The Fourth of July holiday couldn’t have come at a better time this year. The last few weeks have given us many reasons to celebrate. Since the terrible tragedy in Charleston, a substantive conversation about racism has spread across the country and its symbols are weakening. Last week, the Supreme Court made a series of landmark decisions. It upheld the Affordable Care Act and made the historic pronouncement that same sex marriage bans are unconstitutional. And on Tuesday, the Obama administration announced expanded overtime protections that could raise wages for millions. These are all pretty good reasons to feel patriotic.

BOTTOM LINE: It has been a great few weeks of progress in America. Have a great holiday weekend!


The day you signed your first petition on, you became a part of something big. Today we’re celebrating 100 million people all over the world coming to to start or sign a petition. More than one million petitions have been supported by people like you, and there’s a unique story behind every signature.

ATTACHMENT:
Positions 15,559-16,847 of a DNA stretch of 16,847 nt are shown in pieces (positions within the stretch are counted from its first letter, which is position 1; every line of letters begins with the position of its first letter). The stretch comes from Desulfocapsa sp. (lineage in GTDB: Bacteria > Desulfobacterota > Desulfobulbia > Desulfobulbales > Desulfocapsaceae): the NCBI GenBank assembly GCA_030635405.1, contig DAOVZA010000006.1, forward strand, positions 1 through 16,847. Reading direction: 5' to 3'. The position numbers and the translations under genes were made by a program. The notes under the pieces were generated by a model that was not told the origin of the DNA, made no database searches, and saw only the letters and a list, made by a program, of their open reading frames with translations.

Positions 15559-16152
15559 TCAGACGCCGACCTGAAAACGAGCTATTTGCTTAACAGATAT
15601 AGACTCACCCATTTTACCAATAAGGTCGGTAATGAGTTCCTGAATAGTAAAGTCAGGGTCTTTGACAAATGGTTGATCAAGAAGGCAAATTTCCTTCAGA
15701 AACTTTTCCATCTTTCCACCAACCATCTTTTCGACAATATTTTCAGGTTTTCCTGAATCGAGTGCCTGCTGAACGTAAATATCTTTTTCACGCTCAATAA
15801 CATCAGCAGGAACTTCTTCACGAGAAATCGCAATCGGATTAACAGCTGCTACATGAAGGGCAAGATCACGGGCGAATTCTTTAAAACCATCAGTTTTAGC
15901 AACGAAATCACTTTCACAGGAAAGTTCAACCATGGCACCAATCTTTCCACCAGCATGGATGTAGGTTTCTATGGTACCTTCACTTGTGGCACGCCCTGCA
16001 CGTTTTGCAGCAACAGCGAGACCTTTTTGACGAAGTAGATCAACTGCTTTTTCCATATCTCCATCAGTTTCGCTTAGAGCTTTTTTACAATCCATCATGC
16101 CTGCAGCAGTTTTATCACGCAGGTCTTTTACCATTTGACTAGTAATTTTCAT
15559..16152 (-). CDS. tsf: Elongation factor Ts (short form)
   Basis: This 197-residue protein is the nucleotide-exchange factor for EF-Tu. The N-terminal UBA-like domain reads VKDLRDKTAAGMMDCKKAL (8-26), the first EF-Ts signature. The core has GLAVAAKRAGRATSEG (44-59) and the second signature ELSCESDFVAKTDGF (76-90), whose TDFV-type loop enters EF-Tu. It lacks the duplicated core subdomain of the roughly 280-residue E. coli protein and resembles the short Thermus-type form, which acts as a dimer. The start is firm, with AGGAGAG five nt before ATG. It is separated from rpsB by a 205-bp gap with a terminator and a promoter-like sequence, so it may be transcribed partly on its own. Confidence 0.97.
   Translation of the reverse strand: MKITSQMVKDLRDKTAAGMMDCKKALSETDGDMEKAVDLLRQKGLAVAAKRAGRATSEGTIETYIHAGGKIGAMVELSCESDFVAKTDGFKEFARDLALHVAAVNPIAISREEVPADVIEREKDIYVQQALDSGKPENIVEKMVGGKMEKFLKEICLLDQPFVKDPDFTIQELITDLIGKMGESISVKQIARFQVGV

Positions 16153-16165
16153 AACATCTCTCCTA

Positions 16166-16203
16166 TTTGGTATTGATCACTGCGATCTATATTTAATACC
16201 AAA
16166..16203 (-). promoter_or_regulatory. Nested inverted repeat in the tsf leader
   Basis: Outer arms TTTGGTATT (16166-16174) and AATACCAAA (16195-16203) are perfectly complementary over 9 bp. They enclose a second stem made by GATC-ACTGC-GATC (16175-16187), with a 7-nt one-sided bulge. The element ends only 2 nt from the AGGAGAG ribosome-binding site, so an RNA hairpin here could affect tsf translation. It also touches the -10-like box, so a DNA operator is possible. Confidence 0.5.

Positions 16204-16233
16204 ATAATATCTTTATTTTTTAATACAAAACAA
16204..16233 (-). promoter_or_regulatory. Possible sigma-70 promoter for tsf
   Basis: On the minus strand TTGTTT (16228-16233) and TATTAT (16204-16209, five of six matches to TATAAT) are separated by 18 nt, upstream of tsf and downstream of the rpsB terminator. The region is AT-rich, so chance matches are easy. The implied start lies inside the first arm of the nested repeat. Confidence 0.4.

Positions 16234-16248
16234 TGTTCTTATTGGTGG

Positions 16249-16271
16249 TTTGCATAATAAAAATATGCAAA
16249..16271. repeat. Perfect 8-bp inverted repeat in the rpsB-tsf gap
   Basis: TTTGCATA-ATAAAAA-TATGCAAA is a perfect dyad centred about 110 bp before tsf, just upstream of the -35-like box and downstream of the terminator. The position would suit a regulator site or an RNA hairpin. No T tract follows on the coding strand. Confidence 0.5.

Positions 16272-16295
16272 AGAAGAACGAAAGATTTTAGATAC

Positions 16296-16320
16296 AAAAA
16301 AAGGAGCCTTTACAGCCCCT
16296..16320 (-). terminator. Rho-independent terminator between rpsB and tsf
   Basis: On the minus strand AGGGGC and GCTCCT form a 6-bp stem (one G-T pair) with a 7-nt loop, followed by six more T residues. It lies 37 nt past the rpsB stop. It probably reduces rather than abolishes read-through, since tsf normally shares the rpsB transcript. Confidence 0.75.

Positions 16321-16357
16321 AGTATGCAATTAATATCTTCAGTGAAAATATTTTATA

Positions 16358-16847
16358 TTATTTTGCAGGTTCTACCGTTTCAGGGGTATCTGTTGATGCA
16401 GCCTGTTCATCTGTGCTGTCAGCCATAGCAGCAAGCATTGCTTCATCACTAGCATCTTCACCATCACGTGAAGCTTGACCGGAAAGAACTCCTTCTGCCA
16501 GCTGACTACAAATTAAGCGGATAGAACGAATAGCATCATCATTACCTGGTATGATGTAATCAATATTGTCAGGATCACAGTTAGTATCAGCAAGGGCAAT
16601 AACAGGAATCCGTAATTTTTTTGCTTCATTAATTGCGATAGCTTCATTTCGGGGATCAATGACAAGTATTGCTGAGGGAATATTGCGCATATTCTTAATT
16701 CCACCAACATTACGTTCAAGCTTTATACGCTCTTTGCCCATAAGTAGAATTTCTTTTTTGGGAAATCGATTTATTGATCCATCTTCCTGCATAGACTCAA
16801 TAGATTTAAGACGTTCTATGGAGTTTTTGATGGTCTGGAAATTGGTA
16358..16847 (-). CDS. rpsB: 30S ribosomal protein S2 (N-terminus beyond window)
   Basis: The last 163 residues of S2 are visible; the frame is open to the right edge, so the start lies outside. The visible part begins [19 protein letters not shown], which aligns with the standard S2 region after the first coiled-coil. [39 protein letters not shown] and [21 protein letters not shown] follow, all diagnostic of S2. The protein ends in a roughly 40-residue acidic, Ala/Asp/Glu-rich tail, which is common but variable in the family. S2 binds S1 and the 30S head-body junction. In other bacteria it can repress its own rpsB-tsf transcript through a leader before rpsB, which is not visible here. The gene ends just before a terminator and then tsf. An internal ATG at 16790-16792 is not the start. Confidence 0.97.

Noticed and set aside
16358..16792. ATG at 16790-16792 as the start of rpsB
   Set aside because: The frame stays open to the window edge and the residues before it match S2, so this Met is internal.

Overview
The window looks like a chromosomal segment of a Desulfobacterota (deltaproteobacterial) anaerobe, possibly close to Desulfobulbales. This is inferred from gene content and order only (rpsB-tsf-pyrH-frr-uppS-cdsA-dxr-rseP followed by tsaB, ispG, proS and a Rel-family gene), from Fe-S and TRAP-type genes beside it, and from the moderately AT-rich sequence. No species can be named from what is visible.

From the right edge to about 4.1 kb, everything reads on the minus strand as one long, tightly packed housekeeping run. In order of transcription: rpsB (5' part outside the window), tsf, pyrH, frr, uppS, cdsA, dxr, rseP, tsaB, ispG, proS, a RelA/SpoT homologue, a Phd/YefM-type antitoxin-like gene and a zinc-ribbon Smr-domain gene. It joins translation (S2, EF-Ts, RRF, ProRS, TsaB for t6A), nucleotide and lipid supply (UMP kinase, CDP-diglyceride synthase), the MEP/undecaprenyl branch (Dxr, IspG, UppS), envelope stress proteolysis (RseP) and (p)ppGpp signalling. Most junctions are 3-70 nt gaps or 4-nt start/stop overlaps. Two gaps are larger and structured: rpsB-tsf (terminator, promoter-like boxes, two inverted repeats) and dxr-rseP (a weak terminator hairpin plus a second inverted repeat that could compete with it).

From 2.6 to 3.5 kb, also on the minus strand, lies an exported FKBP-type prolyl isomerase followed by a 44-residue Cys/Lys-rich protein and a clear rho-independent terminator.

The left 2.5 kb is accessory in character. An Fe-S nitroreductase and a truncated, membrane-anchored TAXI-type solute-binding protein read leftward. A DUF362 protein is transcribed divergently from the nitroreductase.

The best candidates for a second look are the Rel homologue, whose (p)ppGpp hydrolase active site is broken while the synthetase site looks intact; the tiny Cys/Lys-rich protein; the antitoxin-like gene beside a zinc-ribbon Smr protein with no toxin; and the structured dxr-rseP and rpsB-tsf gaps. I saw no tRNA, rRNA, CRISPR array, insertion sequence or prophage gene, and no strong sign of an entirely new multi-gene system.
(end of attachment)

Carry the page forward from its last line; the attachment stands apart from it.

We’re so proud of the change you have been a part of, and we’re excited to share this moment with you. Join us in celebrating 100 million people using track the impact of the growing community.

Thanks for joining us on this journey,

The team

TAKE ACTION! Protect Caribbean Coral by Improving Fishery Management

Coral can’t live without parrotfish.


That’s why Earthjustice challenged the National Marine Fisheries Service’s failure to address the harmful effects of fishing for algae-eating parrotfish on important reef-building corals and their habitat. Elkhorn and staghorn corals once helped fish to thrive in the Caribbean. Sadly, these coral species  have dwindled by as much 98-99% since the 1970s due to threats such as disease, on-shore pollution, and overfishing.

Take Action: Protect Caribbean Coral>>

The Endangered Species Act tasks the NMFS with bringing back healthy populations of elkhorn and staghorn coral. It’s a big job. And a crucial one. The actions necessary to restore these corals will benefit entire reef ecosystems and the fish and human communities that depend on them.